D.C. Council member and former mayor Vincent C. Gray (Ward 7) will not challenge Mayor Muriel E. Bowser in the Democratic primary, clearing the way for Bowser to secure her party’s nomination — which in overwhelmingly Democratic D.C. typically presages a general election victory — without any serious opponents.

In a brief interview Thursday, with the filing deadline for the June primary approaching at day’s end, Gray said he had not tried to gather signatures to get on the ballot.

However, he would not rule out the possibility of running against Bowser in the general election — a move that would require him to change his party registration — and said he had been urged to challenge the mayor by District residents unhappy with recent scandals in the public school system.

“I have heard it just repeatedly,” he said.

The decision by Gray, a one-term mayor whom Bowser defeated in 2014 amid a federal investigation into his campaign finance activity, had long been anticipated by watchers of D.C. politics.

Gray was never charged and still commands a loyal following in his base of Southeast Washington. But his reputation remains damaged, and he would likely struggle to build a coalition broad enough to threaten Bowser.

A Washington Post poll in the summer showed that the mayor enjoys a 67 percent approval rating. She has raised more than $2 million toward her reelection campaign.

In recent months, as education-related scandals buffeted Bowser’s administration, speculation grew about a primary challenge from Gray or council member Robert C. White Jr. (D-At Large).

But White has said he would not run because the timing is bad for his young family; his daughter is 18 months old.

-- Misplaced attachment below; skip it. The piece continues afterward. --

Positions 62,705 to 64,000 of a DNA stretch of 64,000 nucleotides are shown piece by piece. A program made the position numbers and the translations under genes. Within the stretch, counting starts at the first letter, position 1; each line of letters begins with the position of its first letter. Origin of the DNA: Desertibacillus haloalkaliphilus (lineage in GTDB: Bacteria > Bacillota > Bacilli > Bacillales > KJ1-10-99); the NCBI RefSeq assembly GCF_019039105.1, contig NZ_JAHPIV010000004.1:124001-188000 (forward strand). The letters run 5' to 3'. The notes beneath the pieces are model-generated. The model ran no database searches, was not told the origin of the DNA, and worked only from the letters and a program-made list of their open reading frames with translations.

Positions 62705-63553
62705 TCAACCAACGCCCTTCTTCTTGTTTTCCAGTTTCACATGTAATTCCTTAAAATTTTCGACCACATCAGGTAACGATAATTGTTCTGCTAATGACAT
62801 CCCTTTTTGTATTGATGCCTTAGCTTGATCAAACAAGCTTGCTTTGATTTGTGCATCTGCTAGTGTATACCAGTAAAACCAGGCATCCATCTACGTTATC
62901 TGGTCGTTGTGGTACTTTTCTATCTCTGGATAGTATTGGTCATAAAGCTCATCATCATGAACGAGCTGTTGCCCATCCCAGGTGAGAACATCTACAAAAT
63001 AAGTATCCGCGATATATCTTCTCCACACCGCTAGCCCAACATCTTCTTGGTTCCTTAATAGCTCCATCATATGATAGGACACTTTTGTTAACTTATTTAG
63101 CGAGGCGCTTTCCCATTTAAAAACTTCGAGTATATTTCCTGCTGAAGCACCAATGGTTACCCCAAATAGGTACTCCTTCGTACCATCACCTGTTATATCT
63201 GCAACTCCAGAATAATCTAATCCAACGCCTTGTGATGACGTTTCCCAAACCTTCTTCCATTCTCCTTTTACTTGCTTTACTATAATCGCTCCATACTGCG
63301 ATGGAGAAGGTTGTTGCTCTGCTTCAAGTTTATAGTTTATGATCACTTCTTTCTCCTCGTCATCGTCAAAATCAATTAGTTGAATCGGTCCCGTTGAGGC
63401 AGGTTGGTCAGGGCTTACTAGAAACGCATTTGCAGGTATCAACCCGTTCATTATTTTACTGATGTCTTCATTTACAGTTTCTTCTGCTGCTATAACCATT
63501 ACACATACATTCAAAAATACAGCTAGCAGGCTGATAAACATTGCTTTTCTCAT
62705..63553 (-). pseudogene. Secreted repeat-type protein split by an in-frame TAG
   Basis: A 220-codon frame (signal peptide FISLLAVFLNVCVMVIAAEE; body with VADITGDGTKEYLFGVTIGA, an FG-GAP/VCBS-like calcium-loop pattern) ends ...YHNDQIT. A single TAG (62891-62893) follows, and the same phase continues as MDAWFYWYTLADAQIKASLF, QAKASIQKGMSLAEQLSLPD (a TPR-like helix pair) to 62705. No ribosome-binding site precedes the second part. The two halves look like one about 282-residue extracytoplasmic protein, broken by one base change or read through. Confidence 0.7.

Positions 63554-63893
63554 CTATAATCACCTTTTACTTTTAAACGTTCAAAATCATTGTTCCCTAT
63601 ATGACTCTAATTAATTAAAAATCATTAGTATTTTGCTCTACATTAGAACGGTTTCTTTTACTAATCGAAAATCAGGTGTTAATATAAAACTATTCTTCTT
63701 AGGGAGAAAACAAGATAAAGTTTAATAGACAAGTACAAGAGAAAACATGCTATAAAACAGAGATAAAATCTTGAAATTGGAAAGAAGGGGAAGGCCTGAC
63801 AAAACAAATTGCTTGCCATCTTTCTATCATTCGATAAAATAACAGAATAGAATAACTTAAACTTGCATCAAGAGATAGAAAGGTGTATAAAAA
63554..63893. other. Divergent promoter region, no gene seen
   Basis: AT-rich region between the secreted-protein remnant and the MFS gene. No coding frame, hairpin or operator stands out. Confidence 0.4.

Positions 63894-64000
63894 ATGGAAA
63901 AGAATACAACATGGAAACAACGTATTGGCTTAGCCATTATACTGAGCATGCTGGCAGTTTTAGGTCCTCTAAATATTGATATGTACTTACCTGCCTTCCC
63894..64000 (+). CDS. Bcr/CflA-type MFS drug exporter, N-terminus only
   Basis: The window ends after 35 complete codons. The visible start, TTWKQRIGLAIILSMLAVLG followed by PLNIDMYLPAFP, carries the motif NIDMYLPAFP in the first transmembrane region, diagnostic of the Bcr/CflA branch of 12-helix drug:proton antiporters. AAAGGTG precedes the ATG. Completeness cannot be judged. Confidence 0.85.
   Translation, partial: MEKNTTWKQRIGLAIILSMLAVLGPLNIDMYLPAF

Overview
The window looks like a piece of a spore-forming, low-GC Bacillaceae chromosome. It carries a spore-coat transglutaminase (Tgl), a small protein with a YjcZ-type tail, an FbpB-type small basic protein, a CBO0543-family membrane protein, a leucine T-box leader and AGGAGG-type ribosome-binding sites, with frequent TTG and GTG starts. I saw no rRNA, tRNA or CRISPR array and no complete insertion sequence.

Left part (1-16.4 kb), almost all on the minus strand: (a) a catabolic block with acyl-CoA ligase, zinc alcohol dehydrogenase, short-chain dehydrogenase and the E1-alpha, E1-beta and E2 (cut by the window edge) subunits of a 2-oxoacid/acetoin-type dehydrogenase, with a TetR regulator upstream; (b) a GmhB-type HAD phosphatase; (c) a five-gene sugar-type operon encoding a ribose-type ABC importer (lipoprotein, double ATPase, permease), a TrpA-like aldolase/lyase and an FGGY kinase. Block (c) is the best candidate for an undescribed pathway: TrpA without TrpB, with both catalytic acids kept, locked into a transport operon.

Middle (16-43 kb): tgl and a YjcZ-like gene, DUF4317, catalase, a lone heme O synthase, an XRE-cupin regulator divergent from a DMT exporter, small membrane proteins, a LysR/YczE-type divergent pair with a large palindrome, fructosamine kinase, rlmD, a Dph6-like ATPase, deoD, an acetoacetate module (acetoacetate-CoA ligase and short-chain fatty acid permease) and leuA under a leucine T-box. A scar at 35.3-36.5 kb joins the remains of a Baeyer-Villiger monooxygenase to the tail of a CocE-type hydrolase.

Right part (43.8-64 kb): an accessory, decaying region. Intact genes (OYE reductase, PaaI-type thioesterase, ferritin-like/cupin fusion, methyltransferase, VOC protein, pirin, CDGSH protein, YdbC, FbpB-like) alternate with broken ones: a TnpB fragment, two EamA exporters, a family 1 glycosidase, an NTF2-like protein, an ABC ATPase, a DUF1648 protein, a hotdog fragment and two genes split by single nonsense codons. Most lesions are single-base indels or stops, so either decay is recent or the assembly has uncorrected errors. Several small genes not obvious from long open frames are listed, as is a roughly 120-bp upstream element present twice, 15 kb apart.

Gray had left the possibility open through the end of last week, saying he could collect the 2,000 petition signatures necessary to qualify for the primary ballot within a couple of days if he chose to jump in at the last minute.

The filing deadline for candidates was 5 p.m. Wednesday. It was extended for 24 hours as much of the District and the surrounding region shut down because of a snowstorm.

A $653,000 “shadow campaign” of illegal spending in Gray’s victorious 2010 campaign against Mayor Adrian Fenty led to an FBI investigation and guilty pleas by six people, including associates of Gray. Gray has consistently said he was not aware of the illegal activity.

He blamed federal prosecutors for unfairly tarnishing him and causing his 2014 loss to Bowser.

Gray returned to public office in January 2017, easily winning a seat representing Ward 7 on the council. In that position, he has played an influential role as chairman of its health committee and led newly aggressive oversight of the District’s troubled public hospital, United Medical Center.

Gray said Thursday that he remained focused on similar policy issues, such as funding for a new hospital for Southeast Washington in the mayor’s just-released budget.

“My attention really is on health care at this stage,” he said.